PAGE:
While faculty and students experience traumatic events throughout their lives, the global pandemic and endemic racism have created ongoing, overarching traumatic events, heightened by each person’s individual experiences. The result can be “a cognitive burden comparable to a full-time job,” according to some experts. How can we help our students learn as they (and we) manage this added cognitive load?
The FDC held sessions in June to discuss readings on trauma-informed pedagogy and explore ways to support students. We reviewed and discussed the resources below. Please note that many require a UMBC login for access.
Sample Syllabus Statement
Consider including a trauma-informed educational practices statement in your syllabus. The following sample was graciously provided by the Gender, Women’s, + Sexuality Studies Department.
“Diminished mental health can interfere with optimal academic performance. The source of symptoms might be related to your course work; if so, please speak with me. However, problems with other parts of your life can also contribute to decreased academic performance. UMBC provides cost-free and confidential mental health services through the Counseling Center to help you manage personal challenges that threaten your personal or academic well-being. Remember, getting help is a smart and courageous thing to do — for yourself and for those who care about you. The UMBC Counseling Center is in the Student Development & Success Center (between Chesapeake and Susquehanna Halls). Phone: 410-455-2472. Hours: Monday-Friday 8:30am-5:00pm.”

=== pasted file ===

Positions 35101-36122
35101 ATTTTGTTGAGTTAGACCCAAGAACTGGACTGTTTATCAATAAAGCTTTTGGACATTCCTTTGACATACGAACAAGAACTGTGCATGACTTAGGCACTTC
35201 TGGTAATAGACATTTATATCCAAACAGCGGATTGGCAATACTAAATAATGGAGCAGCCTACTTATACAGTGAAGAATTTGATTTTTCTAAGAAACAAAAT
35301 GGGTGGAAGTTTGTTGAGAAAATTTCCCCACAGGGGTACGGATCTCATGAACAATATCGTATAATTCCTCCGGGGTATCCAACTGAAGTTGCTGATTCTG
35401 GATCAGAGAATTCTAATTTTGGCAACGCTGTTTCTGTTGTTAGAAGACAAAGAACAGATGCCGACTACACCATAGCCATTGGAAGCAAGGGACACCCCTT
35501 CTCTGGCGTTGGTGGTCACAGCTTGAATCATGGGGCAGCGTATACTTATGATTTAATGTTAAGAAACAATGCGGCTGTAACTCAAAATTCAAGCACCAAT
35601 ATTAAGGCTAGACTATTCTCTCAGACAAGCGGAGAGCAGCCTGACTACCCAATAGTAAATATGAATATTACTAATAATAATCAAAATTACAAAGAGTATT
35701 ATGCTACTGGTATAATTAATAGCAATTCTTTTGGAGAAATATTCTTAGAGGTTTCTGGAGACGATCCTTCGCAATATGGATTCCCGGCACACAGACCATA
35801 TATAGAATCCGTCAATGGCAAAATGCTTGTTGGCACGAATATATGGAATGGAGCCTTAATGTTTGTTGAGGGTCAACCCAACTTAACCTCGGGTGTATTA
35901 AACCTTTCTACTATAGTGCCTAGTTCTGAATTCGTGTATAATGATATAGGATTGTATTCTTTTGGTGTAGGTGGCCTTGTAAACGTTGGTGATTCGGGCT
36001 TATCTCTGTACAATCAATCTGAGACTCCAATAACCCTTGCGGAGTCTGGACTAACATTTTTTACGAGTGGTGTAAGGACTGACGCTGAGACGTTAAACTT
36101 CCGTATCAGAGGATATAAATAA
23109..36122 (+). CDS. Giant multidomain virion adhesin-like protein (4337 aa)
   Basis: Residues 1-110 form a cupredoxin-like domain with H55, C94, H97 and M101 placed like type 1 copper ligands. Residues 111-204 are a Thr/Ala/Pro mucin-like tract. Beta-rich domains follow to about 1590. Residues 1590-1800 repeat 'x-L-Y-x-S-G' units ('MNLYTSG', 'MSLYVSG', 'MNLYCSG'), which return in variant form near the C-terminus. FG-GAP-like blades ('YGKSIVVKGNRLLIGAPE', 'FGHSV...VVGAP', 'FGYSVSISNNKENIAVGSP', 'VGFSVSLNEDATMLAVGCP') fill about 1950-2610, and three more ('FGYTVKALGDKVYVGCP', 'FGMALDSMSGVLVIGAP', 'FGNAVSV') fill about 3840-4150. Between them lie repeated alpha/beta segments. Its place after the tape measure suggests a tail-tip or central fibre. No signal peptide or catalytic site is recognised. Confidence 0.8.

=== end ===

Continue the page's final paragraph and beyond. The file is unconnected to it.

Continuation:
- Blog post by Cathy Davidson
- Podcast on Trauma-informed Pedagogy
- Journal Article on Trauma-Informed Education Practice (Especially the section on Principles and Practices to Enhance Classroom Safety)
- What Does Trauma-Informed Teaching Look Like? Article from the Chronicle
- WebEx recording of the first session
- WebEx recording of the second session
- Google document with additional resources